Rose Lem: 1921-2022

Arthur Lem was one of the chief architects of Kismet’s development in the 1950s and ‘60s. His wife, Rose, was by his side and at his back. Rose Lem led an extraordinary life, passing last year in November, a few weeks shy of her 101st birthday. Born in Baltimore, she moved to Washington D.C., living with her parents and five siblings in an apartment above their laundry. Rose excelled in school but when her mother became seriously ill in 1934 her father brought the family to China where relatives could provide care and support while he returned to America. Life was difficult at first for the American-born children but Rose did well in school, learning to speak Chinese and participating in sports. When her mother and her younger brother died, Rose, at 16, became head of the family there. When the Japanese invaded China in 1938 and the bombing grew close she convinced her siblings they must escape. With money sewed into their underwear, the children took a dangerous journey to Hong Kong, a ship to Vancouver and a train back to Washington, arriving on the Fourth of July. Her father took them for fireworks at the Lincoln Memorial. That national holiday was always very important to Rose.

Rose met Arthur Lem in Washington. They were married in the early 1940s, moving to Hempstead where she waited tables in his new restaurant. When her husband was arrested and deported for immigration violations – the Chinese Exclusion Act of 1882 was not repealed until 1943 – she opened a food and gift shop to support the family. She also wisely invested in stocks and real estate.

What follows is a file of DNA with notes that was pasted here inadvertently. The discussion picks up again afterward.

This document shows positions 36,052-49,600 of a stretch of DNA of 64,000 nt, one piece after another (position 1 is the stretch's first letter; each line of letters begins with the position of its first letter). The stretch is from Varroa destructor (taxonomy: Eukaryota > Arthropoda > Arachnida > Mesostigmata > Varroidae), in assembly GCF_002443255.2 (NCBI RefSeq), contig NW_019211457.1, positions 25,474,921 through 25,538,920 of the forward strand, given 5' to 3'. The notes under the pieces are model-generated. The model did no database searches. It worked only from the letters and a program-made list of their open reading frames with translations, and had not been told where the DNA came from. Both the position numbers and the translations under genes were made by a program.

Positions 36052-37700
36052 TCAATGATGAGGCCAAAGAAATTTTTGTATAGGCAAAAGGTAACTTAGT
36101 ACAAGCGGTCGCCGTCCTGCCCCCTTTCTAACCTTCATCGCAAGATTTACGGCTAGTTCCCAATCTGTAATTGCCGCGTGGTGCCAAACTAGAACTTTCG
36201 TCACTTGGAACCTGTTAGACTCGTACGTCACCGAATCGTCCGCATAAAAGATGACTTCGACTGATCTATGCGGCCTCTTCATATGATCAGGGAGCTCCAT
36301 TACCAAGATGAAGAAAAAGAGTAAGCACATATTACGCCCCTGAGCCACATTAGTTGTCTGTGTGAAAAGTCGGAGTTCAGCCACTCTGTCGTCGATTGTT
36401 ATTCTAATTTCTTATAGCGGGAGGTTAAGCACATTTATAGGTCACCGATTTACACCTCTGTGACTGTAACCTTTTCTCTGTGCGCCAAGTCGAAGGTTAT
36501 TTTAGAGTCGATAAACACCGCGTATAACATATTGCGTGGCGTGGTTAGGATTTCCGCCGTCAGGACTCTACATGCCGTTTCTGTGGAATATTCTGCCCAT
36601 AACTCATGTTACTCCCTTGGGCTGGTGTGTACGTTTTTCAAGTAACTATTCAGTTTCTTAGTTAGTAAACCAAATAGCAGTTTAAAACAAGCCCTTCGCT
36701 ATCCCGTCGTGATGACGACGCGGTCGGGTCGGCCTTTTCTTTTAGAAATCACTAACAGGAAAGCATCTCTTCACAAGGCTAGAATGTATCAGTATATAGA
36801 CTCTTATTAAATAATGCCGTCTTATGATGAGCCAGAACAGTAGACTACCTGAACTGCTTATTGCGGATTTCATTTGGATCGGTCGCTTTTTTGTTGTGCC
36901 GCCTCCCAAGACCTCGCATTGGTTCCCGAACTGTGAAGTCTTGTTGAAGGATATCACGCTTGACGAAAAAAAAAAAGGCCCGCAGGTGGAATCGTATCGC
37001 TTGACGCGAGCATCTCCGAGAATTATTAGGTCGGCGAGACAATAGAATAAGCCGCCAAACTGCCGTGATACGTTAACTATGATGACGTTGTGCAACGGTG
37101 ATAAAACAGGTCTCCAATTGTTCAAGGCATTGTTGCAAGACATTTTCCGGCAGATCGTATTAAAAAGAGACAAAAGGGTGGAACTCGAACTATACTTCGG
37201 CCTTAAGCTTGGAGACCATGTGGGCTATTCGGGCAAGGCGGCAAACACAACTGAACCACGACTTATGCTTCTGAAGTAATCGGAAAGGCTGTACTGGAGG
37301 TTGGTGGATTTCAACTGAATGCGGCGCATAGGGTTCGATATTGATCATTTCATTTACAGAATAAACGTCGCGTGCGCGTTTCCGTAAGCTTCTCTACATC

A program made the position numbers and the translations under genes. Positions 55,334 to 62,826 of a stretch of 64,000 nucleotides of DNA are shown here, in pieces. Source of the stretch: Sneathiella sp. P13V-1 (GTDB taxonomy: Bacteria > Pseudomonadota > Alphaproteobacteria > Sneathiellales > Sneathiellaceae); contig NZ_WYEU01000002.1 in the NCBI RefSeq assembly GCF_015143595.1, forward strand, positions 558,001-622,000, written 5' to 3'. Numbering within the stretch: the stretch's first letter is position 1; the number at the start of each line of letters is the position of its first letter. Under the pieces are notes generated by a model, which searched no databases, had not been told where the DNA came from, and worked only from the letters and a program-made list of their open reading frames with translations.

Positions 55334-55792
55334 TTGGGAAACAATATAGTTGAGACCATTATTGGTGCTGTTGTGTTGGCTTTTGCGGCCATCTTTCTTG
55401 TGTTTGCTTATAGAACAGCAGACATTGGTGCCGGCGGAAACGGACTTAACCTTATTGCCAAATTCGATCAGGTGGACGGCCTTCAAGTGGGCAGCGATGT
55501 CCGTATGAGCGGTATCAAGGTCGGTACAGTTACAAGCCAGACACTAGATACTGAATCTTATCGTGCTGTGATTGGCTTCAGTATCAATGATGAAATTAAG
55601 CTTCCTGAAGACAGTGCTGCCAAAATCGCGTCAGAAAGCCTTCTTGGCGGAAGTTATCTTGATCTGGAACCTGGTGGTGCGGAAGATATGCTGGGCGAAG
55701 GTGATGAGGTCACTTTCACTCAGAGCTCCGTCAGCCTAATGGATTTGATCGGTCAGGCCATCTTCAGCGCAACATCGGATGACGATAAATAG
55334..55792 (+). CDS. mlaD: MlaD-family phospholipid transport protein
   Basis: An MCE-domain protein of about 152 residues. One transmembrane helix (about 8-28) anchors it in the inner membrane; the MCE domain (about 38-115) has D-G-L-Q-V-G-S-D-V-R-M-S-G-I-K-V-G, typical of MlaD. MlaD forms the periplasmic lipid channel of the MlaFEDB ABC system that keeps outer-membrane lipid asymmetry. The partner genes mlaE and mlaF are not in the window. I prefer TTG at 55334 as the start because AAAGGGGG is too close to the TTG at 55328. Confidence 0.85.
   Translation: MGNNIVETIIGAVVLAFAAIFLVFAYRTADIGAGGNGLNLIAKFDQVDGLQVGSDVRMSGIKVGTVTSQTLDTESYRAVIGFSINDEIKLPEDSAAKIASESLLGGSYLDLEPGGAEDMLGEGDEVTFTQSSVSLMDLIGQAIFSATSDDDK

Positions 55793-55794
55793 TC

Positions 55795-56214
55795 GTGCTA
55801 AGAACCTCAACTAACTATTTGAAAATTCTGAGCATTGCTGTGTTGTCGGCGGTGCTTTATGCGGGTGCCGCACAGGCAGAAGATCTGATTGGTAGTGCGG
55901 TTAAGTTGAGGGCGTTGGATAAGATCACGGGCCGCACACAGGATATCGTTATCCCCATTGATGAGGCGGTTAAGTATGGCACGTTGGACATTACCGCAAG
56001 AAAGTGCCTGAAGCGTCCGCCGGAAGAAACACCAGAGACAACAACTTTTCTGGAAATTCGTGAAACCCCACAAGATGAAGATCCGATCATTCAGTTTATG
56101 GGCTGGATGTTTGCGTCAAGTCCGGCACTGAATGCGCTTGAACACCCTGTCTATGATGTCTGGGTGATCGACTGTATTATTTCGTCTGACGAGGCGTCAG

After the devastating hurricane of 1938 and the WWII years, the 1950s were a boom time for the development of Fire Island, especially Kismet.

Arthur returned to America and became a citizen. He partnered with George Helm and Alan Hathaway to invest and build in Kismet’s Lighthouse Shores, including the Boatel, the first Out restaurant and 30 houses. Married to a man depicted by Pulse Magazine in 2015 as “probably the most famous Chinese person on Long Island,” Rose was the counterpoint to his exuberance, entertaining his business associates, raising their sons and handling the paper work for these enterprises.

“She was always good with numbers,” commented Kismet Inn owner Larry Cole. Rose was described as “beautiful, elegant and charming” by her friend, Marija Beqaj, whose family were early residents of Lighthouse Shores.   

After her husband’s death Rose remained a part of the Long Island and Kismet communities. She continued to work with the Chinese Center of Long Island, which she and Arthur together helped establish. After Arthur’s passing, she set up a scholarship in his name. Rose was one of Kismet’s most dedicated volunteers. She was a reliable presence at Kismet’s Clam Shucking charity events, greeting everyone as she sold food and raffle tickets. Rose also established the Arthur Lem Memorial Children’s Fishing Tournament, which remains a popular annual event to this day.